The king pulled a paper from his belt and handed it to Ned.
Varys the eunuch was the king’s master of whisperers. He served Robert now as he had once served Aerys Targaryen. Ned unrolled the paper with trepidation, thinking of Lysa and her terrible accusation, but the message did not concern Lady Arryn. “What is the source for this information?”
This is the equivalent of only shooting one side of a phone call in a movie. Martin does the same thing with Jon getting the good news about Bran.
Jon’s finger traced the outline of the direwolf in the white wax of the broken seat. He recognized Robb’s hand, but the letters seemed to blur and run as he tried to read them. He realized he was crying. And then, through the tears, he found the sense in the words, and raised his head. “He woke up,” he said. “The gods gave him back.”
Martin is free to do this because in each case we already know the information contained in the message, and furthermore the characters repeat it. You see Jon do so in the blockquote, and a little after asking about the source of the information, Ned says:
“Daenerys Targaryen has wed some Dothraki horselord. What of it? Shall we send her a wedding gift?”
If we hadn’t seen these scenes already, this might be annoyingly elliptical. But we have, so it’s nicely compressed.
Do we ever see a message? The Pink Letter gets printed in full, I know. It’d be interesting to know if Martin lets us read over the characters’ shoulders more often as the series goes on.
She had begged Ned not to go, not now, not after what had happened; everything had changed now, couldn’t he see that? It was no use. He had no choice, he had told her, and then he left, choosing.
A little free indirect!
Catelyn spied the queen’s ornate barge, tied up beside a fat-bellied whaler from the Port of Ibben, its hull black with tar, while upriver a dozen lean golden warships rested in their cribs, sails furled and cruel iron rams lapping at the water.
“Lapping at the water…” that’s an arresting conflation of the meaning of the siege implement and the bovid. What a neat way to exploit a homonym.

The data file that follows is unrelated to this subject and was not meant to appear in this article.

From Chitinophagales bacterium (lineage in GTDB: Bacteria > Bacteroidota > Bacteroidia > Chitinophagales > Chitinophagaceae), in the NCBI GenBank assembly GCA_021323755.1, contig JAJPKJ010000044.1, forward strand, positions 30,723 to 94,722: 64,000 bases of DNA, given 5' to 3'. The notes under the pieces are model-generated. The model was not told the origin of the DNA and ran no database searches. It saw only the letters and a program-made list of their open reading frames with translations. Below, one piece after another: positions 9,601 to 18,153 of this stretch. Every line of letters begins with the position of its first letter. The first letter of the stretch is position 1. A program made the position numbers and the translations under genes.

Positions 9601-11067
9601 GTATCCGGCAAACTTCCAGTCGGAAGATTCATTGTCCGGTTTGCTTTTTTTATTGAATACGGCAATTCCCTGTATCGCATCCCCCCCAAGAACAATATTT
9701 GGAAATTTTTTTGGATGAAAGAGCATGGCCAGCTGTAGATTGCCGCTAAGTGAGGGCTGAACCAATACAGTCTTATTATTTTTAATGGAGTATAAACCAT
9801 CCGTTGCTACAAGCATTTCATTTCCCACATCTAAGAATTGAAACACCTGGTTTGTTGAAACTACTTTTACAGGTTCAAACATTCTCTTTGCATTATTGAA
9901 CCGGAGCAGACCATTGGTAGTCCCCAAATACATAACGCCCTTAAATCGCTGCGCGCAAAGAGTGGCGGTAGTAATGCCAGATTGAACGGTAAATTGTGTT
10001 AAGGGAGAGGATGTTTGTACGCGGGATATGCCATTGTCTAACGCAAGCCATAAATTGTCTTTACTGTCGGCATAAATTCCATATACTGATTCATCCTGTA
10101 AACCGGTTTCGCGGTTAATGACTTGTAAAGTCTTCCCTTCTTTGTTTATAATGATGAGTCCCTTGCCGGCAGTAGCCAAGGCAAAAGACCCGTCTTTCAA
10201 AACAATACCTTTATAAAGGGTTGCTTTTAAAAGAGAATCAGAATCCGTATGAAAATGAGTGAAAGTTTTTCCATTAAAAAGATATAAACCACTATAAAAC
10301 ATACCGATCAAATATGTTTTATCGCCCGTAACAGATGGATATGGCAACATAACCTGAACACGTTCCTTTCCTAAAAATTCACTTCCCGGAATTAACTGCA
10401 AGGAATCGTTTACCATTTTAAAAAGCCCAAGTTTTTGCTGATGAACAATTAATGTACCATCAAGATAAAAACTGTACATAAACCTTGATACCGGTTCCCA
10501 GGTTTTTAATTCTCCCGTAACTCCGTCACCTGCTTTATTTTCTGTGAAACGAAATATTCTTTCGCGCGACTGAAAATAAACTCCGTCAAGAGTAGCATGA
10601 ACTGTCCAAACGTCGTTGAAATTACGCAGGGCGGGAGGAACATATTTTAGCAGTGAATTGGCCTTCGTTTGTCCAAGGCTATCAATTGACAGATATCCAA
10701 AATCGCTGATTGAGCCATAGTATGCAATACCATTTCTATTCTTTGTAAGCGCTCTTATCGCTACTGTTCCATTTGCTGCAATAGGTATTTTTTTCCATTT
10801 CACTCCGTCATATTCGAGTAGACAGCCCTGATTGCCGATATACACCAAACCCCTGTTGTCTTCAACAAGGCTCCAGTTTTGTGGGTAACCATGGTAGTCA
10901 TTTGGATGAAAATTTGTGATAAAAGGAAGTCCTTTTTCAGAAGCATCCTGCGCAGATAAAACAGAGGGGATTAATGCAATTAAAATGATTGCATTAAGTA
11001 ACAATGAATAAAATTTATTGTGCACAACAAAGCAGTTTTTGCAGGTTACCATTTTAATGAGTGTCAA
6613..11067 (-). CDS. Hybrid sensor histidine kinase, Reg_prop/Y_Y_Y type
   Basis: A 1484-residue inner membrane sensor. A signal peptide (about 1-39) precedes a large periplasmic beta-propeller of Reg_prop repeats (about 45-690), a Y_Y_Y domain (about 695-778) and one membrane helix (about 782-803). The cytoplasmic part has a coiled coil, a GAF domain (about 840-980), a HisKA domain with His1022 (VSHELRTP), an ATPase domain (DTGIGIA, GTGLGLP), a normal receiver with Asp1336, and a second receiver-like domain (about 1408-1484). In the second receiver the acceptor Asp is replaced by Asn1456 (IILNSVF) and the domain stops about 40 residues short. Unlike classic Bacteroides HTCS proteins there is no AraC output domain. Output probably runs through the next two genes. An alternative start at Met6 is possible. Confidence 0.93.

I always notice this sentence structure. I even have a name for it: the moving sentence.
They passed beneath the gatehouse, over the drawbridge, through the outer walls.
Kate Mansfield, “The Garden Party”:
Away she skimmed, over the lawn, up the path, up the steps, across the veranda, and into the porch.
Metaphors are the best:
In that moment Bran saw everything. Summer was savaging Hali, pulling glistening blue snakes from her belly. Her eyes were wide and staring. Bran could not tell whether she was alive or dead.
A little later, the hostage taker catches one in the chest.
The dagger fell away from Bran’s throat. The big man swayed and collapsed, facedown in the stream. The arrow broke beneath him. Bran watched his life go swirling off in the water.
Martin returns to the snake image during the wight attack at Castle Black.
The direwolf wrenched free and came to him as the wight struggled to rise, dark snakes spilling from the great wound in its belly.
And once more in ACOK:
They found Squint floating facedown in the moat, his entrails drifting behind him like a nest of pale snakes.
The day was warm and cloudless, the sky a deep blue. When the wind blew, she could smell the rich scents of grass and earth. As her litter passed beneath the stolen monuments, she went from sunlight to shadow and back again. Dany swayed along, studying the faces of dead heroes and forgotten kings. She wondered if the gods of burned cities could still answer prayers.
This one caught my eye because Martin doesn’t describe light very much. From a painter’s perspective, nothing could be crazier: light is the medium that permits all visual description. To paint you have to really devote yourself to learning about light’s properties and behaviors. But verbal description is a different beast. Ezra Pound once talked about it:
Don’t be descriptive; remember that the painter can describe a landscape much better than you can, and that he has to know a good deal more about it.
When Shakespeare talks of the ‘Dawn in russet mantle clad’ he presents something which the painter does not present. There is in the line nothing which can be called description; he presents.
I don’t think Martin really describes or presents. Just like some film directors, Martin’s not so worried about the image. There’s plenty of visual description, but it is schematic, like when he catalogues a character’s outfit. Rarely will he describe an object in a specific setting and under a specific light.
But here he does. That detail about passing in and out of the shadows sells the grandeur of these monuments through indirect description, and triangulates Dany, the monuments, and the scene at large. This is one piece of advice that applies to writers and painters alike: integrate the subject with their surroundings. I love concept art, so I have nothing against a lone figure on a gray background, but planting the character in space is so much more exciting.